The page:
ECU Consolidation in Tomorrow’s Connected and Autonomous Car

Software drives the electronic control units (ECUs) that power everything in the car, from dashboard instruments to safety features to power train components to in-vehicle infotainment (IVI) systems. The functions performed by ECUs are also becoming increasingly sophisticated and complex. New features and capabilities such as adaptive cruise control, digital instrument clusters, and car-to-car or car-tofleet communication are great for consumers, but they add complexity to an already difficult software development and testing process.

Each ECU also has its own infrastructure components (such as power supply, bus, and diagnostics) and its own requirements with regard to functionality, safety, security, and dynamic behavior, requiring the use of multiple platforms and toolsets for development and testing. In addition, ECUs may have differing Automotive Safety Integrity Levels (ASILs) and ISO 26262 requirements.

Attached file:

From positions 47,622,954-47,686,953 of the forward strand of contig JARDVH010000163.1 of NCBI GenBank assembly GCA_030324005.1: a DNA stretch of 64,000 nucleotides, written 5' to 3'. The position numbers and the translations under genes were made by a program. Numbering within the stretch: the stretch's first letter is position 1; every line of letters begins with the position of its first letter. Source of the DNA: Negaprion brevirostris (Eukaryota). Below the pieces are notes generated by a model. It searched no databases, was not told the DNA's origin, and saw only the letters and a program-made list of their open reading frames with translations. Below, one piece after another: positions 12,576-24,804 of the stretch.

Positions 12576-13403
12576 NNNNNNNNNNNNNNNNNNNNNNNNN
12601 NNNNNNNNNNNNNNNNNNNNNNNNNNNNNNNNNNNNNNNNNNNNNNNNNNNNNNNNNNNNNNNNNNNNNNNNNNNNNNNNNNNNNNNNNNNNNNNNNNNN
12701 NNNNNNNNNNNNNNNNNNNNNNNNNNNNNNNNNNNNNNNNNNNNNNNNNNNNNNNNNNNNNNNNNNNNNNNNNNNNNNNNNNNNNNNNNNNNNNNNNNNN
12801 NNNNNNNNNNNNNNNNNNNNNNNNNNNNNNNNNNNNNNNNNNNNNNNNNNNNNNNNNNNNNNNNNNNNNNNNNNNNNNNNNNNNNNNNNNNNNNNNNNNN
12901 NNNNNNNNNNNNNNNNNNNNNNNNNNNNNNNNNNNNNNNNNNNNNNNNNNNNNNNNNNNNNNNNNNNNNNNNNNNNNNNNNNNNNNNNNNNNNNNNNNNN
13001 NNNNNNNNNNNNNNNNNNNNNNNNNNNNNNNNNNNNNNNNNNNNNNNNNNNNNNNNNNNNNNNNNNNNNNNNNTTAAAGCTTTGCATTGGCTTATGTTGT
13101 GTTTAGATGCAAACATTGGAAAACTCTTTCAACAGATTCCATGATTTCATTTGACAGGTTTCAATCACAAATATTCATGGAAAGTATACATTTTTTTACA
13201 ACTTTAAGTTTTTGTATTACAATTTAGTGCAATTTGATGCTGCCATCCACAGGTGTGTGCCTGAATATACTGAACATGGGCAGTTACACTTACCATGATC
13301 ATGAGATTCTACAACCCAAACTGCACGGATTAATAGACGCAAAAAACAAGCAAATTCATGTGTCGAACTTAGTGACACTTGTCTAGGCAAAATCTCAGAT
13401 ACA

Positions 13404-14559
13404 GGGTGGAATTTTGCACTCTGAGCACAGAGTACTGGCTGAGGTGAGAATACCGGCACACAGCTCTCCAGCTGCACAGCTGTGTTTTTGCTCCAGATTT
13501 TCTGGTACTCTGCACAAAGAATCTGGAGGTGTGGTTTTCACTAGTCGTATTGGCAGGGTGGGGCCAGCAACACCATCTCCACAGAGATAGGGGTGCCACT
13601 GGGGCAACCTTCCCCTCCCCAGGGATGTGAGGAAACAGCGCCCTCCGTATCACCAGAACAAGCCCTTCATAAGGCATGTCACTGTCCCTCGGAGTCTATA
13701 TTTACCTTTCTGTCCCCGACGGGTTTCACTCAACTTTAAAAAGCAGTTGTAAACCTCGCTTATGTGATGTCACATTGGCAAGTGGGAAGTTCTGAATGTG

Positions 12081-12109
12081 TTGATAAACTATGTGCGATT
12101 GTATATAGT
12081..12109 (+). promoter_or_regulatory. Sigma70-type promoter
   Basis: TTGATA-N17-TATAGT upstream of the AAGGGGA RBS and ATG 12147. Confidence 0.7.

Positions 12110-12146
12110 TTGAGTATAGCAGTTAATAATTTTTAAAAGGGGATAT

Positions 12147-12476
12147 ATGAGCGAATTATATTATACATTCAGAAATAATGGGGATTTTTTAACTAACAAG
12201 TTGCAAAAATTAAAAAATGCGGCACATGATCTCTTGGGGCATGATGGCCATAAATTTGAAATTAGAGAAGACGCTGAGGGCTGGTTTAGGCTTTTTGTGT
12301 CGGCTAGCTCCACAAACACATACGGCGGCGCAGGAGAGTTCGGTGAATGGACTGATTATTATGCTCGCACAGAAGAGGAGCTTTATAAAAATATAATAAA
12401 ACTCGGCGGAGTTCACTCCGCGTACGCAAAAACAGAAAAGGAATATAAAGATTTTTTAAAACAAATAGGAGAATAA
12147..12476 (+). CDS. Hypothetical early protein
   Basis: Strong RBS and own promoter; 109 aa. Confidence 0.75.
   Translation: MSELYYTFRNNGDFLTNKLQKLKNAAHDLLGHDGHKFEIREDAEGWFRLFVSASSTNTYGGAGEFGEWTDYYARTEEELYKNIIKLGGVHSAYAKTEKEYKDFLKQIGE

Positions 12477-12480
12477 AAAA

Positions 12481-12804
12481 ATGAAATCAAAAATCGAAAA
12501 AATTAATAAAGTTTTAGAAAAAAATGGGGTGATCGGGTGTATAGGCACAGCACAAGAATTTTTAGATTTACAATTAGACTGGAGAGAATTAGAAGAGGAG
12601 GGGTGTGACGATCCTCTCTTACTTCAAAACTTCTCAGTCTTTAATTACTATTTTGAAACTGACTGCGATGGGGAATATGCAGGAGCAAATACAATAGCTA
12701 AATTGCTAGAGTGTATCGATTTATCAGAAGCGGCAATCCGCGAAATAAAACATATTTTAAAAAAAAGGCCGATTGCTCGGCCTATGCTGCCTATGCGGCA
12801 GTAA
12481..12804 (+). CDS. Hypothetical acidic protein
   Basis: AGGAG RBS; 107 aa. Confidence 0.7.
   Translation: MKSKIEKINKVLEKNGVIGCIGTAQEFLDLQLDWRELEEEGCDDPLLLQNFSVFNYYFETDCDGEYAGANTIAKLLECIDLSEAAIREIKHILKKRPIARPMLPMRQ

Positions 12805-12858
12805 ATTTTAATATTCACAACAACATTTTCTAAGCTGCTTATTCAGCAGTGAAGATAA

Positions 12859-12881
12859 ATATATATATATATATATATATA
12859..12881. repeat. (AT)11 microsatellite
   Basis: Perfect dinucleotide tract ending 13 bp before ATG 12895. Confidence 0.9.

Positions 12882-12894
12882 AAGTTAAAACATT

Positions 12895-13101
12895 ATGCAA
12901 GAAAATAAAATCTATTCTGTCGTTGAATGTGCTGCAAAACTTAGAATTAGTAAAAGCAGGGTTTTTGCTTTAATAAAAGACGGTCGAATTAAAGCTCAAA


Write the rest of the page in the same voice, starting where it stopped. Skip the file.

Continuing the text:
Selecting from among the array of proprietary and open source development, testing, and management options further complicates matters. How do you test and debug with all these permutations and complex interactions and interdependencies? How do you meet certification requirements in this environment?

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